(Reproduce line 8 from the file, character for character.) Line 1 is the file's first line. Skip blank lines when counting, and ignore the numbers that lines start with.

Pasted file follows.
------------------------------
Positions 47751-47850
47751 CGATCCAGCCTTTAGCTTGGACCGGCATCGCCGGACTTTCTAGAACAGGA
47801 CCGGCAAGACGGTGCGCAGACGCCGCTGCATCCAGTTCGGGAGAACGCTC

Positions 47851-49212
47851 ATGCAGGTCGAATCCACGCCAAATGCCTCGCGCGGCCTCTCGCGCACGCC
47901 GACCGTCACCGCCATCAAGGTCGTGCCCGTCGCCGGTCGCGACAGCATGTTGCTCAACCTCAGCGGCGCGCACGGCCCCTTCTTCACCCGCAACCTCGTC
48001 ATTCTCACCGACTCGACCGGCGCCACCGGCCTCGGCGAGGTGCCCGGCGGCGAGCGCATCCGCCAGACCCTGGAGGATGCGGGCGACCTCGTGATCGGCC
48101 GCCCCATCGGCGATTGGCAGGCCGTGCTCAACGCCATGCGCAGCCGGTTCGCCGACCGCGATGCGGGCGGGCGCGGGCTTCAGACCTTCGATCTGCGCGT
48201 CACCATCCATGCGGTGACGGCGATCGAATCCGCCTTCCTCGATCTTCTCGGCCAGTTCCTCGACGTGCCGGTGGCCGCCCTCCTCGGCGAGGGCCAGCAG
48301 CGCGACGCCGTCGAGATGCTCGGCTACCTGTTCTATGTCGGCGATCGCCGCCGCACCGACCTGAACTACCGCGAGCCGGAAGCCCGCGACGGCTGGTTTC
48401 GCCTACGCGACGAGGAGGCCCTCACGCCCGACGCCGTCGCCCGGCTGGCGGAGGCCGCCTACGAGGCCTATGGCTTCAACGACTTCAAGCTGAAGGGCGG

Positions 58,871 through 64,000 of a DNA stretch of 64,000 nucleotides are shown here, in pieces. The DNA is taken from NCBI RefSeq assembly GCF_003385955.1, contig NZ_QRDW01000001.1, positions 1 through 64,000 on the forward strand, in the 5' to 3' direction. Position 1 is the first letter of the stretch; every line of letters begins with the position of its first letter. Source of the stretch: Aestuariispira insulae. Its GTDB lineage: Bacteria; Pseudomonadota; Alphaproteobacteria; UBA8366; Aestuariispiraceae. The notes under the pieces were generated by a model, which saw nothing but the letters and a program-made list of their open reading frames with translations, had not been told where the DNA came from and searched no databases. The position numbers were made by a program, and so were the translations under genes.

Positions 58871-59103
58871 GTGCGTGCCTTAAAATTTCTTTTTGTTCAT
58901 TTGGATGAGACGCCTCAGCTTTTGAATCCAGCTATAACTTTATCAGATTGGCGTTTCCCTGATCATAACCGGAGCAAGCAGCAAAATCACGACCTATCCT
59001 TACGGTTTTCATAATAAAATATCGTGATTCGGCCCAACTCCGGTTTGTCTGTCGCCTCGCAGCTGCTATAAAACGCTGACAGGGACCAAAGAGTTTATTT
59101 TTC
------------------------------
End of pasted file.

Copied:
48101 GCCCCATCGGCGATTGGCAGGCCGTGCTCAACGCCATGCGCAGCCGGTTCGCCGACCGCGATGCGGGCGGGCGCGGGCTTCAGACCTTCGATCTGCGCGT